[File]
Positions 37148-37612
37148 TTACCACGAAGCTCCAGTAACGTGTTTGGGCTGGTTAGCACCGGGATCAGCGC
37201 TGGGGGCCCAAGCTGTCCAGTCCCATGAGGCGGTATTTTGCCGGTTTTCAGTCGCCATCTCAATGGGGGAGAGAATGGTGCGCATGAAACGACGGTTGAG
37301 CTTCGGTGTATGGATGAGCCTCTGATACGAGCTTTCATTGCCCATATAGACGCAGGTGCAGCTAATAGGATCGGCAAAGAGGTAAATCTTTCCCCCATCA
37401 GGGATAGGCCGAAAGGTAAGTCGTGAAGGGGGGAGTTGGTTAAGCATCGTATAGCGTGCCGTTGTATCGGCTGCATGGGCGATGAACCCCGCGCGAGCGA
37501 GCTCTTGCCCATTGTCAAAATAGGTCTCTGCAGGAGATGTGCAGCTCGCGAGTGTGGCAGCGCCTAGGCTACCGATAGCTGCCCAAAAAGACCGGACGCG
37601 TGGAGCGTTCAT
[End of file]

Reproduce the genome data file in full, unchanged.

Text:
Positions 37148-37612
37148 TTACCACGAAGCTCCAGTAACGTGTTTGGGCTGGTTAGCACCGGGATCAGCGC
37201 TGGGGGCCCAAGCTGTCCAGTCCCATGAGGCGGTATTTTGCCGGTTTTCAGTCGCCATCTCAATGGGGGAGAGAATGGTGCGCATGAAACGACGGTTGAG
37301 CTTCGGTGTATGGATGAGCCTCTGATACGAGCTTTCATTGCCCATATAGACGCAGGTGCAGCTAATAGGATCGGCAAAGAGGTAAATCTTTCCCCCATCA
37401 GGGATAGGCCGAAAGGTAAGTCGTGAAGGGGGGAGTTGGTTAAGCATCGTATAGCGTGCCGTTGTATCGGCTGCATGGGCGATGAACCCCGCGCGAGCGA
37501 GCTCTTGCCCATTGTCAAAATAGGTCTCTGCAGGAGATGTGCAGCTCGCGAGTGTGGCAGCGCCTAGGCTACCGATAGCTGCCCAAAAAGACCGGACGCG
37601 TGGAGCGTTCAT